The Day I Said NO


By Ginevra Pressenda

Just say no

It happened two years ago, one night in August. My neighbor Thierry invited me at his place to have dinner together, drinking good wine—his passion. He is a handsome guy from the Ivory Coast who runs an association helping refugees integrate into Italy. I’ve always admired his mission and his effort to make immigrants feel at home.

During our conversation he went on repeating how much he likes women’s bodies and that he wanted to have sex with me. I explained that I’m not interested in casual sex. It’s not a matter of moralism, in fact some years ago, when I was just divorced, I had a sex buddy and for some time I had fun. But one day I felt it was enough and now I feel that sex without love or sentiment is too void and bitter. I don’t judge people who like to have sex with different partners just for fun. I’ve always been a great fan of the series Sex and the City! But now I can’t feel at ease going to bed with guys just because they’re cute or funny.

But my neighbor thought that my decision came from hating guys or because I was too spiritual, or because I couldn’t have fun! That’s the crazy thing! If you have a different vision of sex, people think that you have a problem.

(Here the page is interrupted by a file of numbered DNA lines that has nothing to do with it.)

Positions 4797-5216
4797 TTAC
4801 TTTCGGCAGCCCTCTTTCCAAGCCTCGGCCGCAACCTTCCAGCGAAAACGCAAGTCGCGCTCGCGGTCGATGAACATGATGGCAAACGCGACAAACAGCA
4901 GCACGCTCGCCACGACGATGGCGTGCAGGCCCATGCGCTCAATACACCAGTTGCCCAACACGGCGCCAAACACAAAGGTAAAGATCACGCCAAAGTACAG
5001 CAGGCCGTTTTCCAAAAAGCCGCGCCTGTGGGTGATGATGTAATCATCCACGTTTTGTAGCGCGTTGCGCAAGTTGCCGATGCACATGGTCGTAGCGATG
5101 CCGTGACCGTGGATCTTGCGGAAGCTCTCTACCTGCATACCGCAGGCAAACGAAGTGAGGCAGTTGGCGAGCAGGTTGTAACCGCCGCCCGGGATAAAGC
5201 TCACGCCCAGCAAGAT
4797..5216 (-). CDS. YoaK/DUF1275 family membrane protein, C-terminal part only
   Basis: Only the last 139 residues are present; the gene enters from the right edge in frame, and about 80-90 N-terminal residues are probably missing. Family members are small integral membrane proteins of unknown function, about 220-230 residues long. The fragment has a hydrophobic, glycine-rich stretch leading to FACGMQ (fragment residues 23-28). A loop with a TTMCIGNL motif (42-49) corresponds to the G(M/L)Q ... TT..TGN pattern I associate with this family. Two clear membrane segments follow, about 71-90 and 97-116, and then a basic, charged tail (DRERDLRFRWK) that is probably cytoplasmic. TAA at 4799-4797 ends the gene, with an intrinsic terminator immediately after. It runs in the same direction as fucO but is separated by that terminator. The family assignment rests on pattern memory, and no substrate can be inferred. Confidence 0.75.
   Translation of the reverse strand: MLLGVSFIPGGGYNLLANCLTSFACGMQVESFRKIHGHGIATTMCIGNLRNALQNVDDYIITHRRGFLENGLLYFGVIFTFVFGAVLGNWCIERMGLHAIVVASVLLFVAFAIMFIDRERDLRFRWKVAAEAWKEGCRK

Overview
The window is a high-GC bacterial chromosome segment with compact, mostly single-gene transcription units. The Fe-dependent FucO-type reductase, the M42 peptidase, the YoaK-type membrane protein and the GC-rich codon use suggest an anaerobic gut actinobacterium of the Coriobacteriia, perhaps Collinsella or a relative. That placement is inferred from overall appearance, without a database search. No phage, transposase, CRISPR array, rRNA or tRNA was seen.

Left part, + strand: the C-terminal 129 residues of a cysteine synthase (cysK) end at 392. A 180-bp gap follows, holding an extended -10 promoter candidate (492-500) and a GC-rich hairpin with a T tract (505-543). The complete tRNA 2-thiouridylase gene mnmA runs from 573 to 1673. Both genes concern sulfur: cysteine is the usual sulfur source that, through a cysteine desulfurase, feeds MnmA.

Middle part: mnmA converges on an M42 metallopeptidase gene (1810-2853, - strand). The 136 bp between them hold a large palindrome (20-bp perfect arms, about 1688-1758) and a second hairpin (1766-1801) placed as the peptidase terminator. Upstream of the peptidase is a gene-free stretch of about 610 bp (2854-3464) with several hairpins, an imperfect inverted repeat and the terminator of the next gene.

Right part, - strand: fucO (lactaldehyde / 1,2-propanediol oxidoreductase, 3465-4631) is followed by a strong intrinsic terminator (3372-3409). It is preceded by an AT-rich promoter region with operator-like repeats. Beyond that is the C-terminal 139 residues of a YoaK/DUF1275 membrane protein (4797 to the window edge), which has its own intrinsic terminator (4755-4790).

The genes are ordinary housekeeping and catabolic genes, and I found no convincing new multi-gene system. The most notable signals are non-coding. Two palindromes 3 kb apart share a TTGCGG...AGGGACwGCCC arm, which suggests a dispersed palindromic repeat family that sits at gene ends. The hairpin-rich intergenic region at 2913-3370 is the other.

So, when Thierry approached and lifted me up to take me to bed, saying: “Now I’ll carry you to my bed,” I looked right into his eyes and—from my deepest core, with all my confidence in myself and firmness about my values—I said: “No, let me go. I’m not interested in having sex with you. I’m going home.”

“Are you sure you don’t want to have fun with me tonight?” he insisted.

“I’m sure I don’t want to have sex. Nothing personal,” I answered.

And he, despite his intent, felt my firmness. I was talking from my inner voice, from the core of my feminine power. And he respected it; he was almost a little scared.

When I came home I still felt the vibration of my inner power and of my firm intent. I understood that if you are firm and really confident in yourself, and at the same time respectful of others, you will obtain respect. This is fundamental.

And, oh, Thierry and I are still friends!

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